How To Put the GPU in the Desktop?? PLEASE READ!?
Hello guys .. i just bought a Nvidia Geforce GT 640 and i wanna replace it with my old one Geforce 310 and i wanna do it at my home .. cuz i dont trust the shops out there -.- .. so does anybody know the steps for it plz ?? 10 points for the full good steps .. thnx!
- Anonymous7 years agoFavorite Answer
Determine what kind of expansion slot your computer has. There are many types of desktop PC expansion slots, such as PCI. PCI-e, pci-e2.0 and AGP. You can determine which kind of slot your computer has by looking at the motherboard (meaning you'll have to turn off your computer and remove its case) or by reading the schematic of the motherboard in your computer's user manual. you can also google the type of computer you have and get the manual online if you don't have it. You'll need to get the kind of graphics card that fits into the slot you have.
Uninstall any old graphics card drivers you may have. To uninstall the drivers, find Windows' Device Manager. In Device Manager, double-click your graphics card's name to display its Properties window. Click the Driver tab and then the button for uninstalling the driver. To find Device Manager in Windows XP and earlier, right-click My Computer and select Properties to display the Properties dialog. Click the Hardware tab, then click the Device Manager button. To find Device Manager in Windows Vista and later, click the Start button in the Taskbar to display the Start Menu. Look for the Search box (a field with a magnifying glass icon to its right) and type "Device Manager" into the field. (Uninstalling the driver is an Advanced function but may not be necessary; check the documentation for your replacement graphics card to confirm the need to uninstall the old drivers.) If you do not have an old graphics card, ignore this step.
Turn off your computer. Disconnect the power cord from the back, or unplug it from the outlet it's connected to. If the computer was running for a while before you turned it off, you may want to give the components time to cool before proceeding.
Open the computer's case.
Ground yourself. Either touch a metal part of the computer case or put on an anti-static wrist strap. This will prevent you from getting an electric shock and from damaging the electronics in your computer by giving it an electric shock. You may also want to place your computer on a rubber mat or other non-conductive surface.
Locate the slot your old graphics card is in or the slot your new card is going in. Depending on the configuration of your PC and its motherboard, you may need to lay the unit on its side.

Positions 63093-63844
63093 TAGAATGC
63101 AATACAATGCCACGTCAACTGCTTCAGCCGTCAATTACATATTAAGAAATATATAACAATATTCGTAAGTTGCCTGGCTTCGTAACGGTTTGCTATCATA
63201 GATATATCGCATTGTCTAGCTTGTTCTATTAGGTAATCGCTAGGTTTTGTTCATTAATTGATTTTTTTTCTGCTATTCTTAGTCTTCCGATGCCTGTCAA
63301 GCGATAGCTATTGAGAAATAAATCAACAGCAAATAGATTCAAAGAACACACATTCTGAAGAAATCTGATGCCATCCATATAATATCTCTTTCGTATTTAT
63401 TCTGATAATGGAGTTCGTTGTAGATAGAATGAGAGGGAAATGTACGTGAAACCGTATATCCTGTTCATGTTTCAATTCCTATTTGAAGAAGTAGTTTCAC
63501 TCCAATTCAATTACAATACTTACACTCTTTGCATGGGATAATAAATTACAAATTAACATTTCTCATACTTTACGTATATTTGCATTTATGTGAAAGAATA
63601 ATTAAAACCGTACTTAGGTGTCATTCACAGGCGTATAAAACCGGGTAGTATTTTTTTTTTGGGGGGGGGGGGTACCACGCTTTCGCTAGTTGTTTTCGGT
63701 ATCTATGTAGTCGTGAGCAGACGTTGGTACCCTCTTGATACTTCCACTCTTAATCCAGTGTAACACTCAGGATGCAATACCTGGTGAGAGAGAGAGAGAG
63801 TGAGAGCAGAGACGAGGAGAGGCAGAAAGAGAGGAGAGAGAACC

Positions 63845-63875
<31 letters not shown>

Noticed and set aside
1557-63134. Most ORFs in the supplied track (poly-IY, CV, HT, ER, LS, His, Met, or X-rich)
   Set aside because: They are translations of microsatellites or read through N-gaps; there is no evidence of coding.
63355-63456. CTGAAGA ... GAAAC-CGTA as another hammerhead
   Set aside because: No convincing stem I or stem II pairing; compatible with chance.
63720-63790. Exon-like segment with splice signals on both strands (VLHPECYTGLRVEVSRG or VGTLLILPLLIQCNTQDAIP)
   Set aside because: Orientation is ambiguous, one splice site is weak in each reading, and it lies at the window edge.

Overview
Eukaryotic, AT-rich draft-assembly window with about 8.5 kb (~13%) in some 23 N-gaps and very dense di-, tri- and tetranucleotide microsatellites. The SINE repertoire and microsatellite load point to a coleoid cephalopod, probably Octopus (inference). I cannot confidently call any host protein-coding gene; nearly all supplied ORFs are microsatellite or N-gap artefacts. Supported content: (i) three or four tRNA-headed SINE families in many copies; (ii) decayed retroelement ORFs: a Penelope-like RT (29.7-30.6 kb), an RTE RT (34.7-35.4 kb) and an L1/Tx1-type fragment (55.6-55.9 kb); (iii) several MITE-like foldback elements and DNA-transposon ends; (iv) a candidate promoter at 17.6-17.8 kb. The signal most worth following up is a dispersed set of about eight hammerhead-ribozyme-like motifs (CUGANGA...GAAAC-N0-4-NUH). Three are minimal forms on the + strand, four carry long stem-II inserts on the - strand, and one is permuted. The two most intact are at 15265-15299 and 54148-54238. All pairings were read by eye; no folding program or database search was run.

Remove your old graphics card. You'll first have to remove a small screw attached to the back plate before you can take the card out. If you're not replacing an old graphics card, skip this step.
Install the new graphics card. Press the card straight and firmly into the slot. Make sure the card is firmly in the slot; your computer won't start up if the card isn't fully in place. AGP slot cards are a bit fussier about this than PCI slot cards. Be sure to insert the appropriate power cables from your power supply if your video card requires it.
Replace the screw in the back plate. Make sure your screw is tight! This is what keeps your card grounded. If youbdo not tighten this completely, you run the risk ESD(eltro static discharge), which will destroy your new card.
Replace the computer case cover. Plug the computer back in.
Install the drivers for your new graphics card. If you are installing in Windows Vista or later, Windows should automatically detect the presence of the card and install the new drivers for you, but do not count on this, all graphics cards come with a driver disc. insert this disc once you boot up and install from the disc. You may also want to check the graphics card manufacturer's Web site for more up-to-date drivers, which you can download and install.
Restart your computer. This completes the driver configuration process and lets your computer recognize and work with the new graphics card. If you hear a beeping sound when you try to boot your computer, this means you didnt install the hardware correctly. Try cleaning the area around the card, make sure that it is connected all the way, and that your screws are tight! Or, consult your user manual.
If you are having a hard time, here is a video that will help you. Good luck
- FloydT3Lv 67 years ago
- The Bee's KneesLv 57 years ago
Never thought to google it, eh?